HPV is the most common sexually transmitted disease/infection (STD) transmitted through skin-to-skin contact or sexual intercourse. It is generally harmless and, in most cases, goes away on its own. However, some types can lead to certain types of cancer and genital warts.
There are more than 200 types of HPV--about 40 of these types infect your genital area, mouth, and throat and are spread through sexual contact. The other types can cause common warts that appear on your hands, feet, and face; these are not sexually transmitted.
HPV is commonly categorized as either low-risk or high-risk, depending on the type you contract.
There are two types of HPV that cause the most cases of genital warts. Types 6 and 11 are considered ‘low-risk HPV,’ as they don’t lead to cancer or other serious health issues.
There are over ten types of HPV that can lead to cancer; however, two specific types lead to a majority of cancer cases. Types 16 and 18 are considered high-risk HPV and most commonly cause cervical cancer. These types can also cause cancer in the vulva, vagina, penis, anus, mouth, and throat.
Genital warts are mostly harmless growths that can appear on the skin of your vulva, vagina, cervix, penis, scrotum, or anus. These growths are usually small, soft, fleshy bumps that sometimes resemble little pieces of cauliflower. Even though genital warts can be unsightly and annoying, they are usually painless and can typically be removed by a medical professional.
The main difference between HPV and genital warts is that HPV can cause cancer depending on the type you have, whereas common genital warts do not cause cancer.
HPV is caused and spread by having vaginal, anal, or oral sex with someone infected with HPV and can be spread even if the person infected shows no signs or symptoms. Anyone who has chosen to be sexually active can get HPV. Some people don’t develop symptoms until years after having sex with someone who’s infected, making it difficult to know when you were first infected.
HPV infection occurs when the virus enters your body, usually through a cut or small tear in your skin. The virus is primarily spread by skin-to-skin contact.
You can also spread an HPV infection with genital warts to your baby while pregnant. Rarely, the infection can cause noncancerous growth in the baby's voice box.
It is important to remember that warts are extremely contagious. They can spread through direct contact with a wart and can also spread when someone touches something that already touched a wart. It is recommended that if you're using a shared bathing facility, such as a gym shower, that you wear shoes at all times.
There are no pre-signs or symptoms of HPV, which is one reason many people are unaware they are actually infected with the virus and don’t get treatment until it’s too late. The most common symptom of HPV is warts, including genital warts, common warts, plantar warts, and flat warts.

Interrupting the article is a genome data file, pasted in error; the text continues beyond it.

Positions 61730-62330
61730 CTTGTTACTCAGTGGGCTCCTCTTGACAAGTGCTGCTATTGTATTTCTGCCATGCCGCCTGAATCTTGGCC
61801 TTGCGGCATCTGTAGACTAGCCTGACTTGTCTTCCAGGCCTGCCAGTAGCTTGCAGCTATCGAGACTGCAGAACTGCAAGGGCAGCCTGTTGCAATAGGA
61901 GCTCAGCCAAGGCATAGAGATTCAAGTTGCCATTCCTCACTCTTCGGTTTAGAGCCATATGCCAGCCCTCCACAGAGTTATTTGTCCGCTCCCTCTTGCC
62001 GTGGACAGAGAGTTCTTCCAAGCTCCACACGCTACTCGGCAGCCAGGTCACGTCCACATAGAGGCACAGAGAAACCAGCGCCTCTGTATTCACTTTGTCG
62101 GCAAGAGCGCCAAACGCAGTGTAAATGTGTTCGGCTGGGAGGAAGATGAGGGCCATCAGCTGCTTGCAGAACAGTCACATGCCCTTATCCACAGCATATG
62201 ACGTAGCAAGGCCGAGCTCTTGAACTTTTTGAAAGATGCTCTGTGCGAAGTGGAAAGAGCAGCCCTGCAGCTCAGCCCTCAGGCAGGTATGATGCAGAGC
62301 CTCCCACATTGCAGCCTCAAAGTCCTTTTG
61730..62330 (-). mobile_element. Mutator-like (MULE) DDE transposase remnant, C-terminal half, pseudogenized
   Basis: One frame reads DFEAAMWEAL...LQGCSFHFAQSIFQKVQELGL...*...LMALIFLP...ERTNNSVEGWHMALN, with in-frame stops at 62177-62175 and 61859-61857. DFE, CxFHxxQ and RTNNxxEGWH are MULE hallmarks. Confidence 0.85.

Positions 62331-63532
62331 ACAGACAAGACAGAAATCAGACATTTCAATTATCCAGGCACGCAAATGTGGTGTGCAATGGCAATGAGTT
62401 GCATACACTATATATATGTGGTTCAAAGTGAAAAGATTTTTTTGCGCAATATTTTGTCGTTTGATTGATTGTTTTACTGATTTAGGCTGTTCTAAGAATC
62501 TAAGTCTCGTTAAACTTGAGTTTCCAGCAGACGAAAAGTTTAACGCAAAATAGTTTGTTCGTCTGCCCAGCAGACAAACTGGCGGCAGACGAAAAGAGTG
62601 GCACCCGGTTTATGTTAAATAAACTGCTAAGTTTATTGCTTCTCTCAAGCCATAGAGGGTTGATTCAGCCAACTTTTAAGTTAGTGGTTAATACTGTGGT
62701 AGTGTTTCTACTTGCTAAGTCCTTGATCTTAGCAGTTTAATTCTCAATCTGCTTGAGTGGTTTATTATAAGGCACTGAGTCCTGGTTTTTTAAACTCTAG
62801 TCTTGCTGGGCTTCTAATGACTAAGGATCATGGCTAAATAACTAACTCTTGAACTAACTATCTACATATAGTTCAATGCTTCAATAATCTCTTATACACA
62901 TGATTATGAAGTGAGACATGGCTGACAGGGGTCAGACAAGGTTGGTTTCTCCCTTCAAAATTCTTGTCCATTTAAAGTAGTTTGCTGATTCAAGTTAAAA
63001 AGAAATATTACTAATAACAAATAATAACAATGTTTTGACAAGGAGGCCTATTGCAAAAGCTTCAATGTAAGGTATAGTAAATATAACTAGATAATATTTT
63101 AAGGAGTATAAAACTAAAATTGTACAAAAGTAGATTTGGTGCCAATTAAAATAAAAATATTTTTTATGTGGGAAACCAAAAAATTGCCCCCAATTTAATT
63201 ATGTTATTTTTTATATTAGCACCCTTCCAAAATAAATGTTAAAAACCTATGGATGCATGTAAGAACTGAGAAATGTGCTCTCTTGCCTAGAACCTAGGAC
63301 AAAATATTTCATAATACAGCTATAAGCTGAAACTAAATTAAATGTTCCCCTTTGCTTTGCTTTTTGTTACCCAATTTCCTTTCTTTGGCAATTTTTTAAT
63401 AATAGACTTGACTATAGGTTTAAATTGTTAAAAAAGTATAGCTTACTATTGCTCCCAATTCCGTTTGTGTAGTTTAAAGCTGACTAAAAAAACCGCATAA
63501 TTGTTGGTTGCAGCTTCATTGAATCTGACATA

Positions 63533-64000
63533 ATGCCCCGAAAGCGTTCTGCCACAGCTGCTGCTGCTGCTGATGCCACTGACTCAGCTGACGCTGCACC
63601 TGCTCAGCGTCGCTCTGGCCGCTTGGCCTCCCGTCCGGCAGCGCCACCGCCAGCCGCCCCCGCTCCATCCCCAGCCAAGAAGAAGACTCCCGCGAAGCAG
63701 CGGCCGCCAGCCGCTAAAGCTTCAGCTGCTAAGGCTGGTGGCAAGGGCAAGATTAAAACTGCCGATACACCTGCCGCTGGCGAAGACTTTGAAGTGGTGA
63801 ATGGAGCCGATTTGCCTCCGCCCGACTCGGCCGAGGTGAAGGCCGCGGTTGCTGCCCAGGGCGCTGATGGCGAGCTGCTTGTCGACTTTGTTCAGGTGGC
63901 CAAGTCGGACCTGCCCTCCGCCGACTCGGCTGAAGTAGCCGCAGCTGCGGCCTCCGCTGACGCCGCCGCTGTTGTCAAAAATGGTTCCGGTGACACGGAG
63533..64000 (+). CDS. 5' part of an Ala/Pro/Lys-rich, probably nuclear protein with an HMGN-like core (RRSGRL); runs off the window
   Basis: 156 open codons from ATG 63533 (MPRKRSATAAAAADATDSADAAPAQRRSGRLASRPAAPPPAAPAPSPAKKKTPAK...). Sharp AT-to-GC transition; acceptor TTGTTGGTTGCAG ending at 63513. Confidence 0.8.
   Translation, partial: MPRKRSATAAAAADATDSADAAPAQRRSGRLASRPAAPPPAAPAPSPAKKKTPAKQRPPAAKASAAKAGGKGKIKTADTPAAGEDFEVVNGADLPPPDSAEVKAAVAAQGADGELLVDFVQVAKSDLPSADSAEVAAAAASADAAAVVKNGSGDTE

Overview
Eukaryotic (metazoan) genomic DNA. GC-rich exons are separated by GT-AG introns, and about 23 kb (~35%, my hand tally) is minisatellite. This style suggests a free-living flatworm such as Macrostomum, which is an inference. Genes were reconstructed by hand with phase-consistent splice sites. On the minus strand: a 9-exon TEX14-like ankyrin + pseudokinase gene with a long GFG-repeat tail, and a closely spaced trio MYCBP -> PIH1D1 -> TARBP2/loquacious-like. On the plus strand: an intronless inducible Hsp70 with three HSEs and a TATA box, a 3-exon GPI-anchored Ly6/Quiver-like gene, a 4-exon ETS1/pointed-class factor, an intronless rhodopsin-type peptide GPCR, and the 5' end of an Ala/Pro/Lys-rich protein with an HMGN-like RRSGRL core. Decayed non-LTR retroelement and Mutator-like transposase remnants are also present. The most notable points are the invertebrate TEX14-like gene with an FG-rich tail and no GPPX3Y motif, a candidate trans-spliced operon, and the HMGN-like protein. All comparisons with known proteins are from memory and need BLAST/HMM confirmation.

In most cases, your immune system can stave off an HPV infection before it creates warts; however, if warts do appear and they are causing you to feel embarrassed, discomfort, or pain, it is recommended that you make an appointment with your doctor or seek medical advice from an online doctor if you’d rather not leave the comfort of your home.
Sadly, there is no treatment for HPV itself, but there are treatments for the health issues that HPV can cause, such as genital warts or cervical cancer.
You can also consider getting the HPV vaccine that will help prevent you from getting the virus.
There are now many companies that offer at-home-lab-testing that will test for the presence of high-risk types of HPV.
Genital warts can be treated by your Primary Care Physician or an online doctor with prescription medication, such as Valtrex. It is possible that genital warts will go away on their own if left untreated, but they could also stay the same or grow in size.
Getting regular pap smears from your gynecologist is the best way to identify any problems before cancer is able to develop. During a routine pap, your healthcare provider will test your vaginal sample for HPV types 16 and 18 to determine if you are at risk for cervical cancer.
This vaccine helps protect you against certain types of HPV that can lead to cancer or genital warts. The HPV vaccine (Gardasil 9) can help protect against:
HPV Types 16 and 18, which are said to cause 80% of cervical cancer cases.
HPV Types 6 and 11 - the two types that cause 90% of genital warts.
HPV Types 31, 33, 45, 52, and 58 - all of which can lead to cancer of the cervix, anus, vulva, vagina, or throat.
The vaccine is available for people ages 9-45 and is given in either two or three doses depending on your age.
People between 9 and 14 years old need two shots, and people between the ages of 15 and 45 need three.
It is recommended that all children get the vaccine at age 11 or 12, so they are completely protected many years before they become sexually active.
Companies like EverlyWell offer you the ability to take an at-home test that will screen for HPV and confirm the presence of high-risk types (16, 18, and 45). giving you insight into your risk of getting cervical cancer.
These tests are affordable and convenient, allowing you to be in the comfort of your own home and not have to make an appointment and wait in your doctor's office.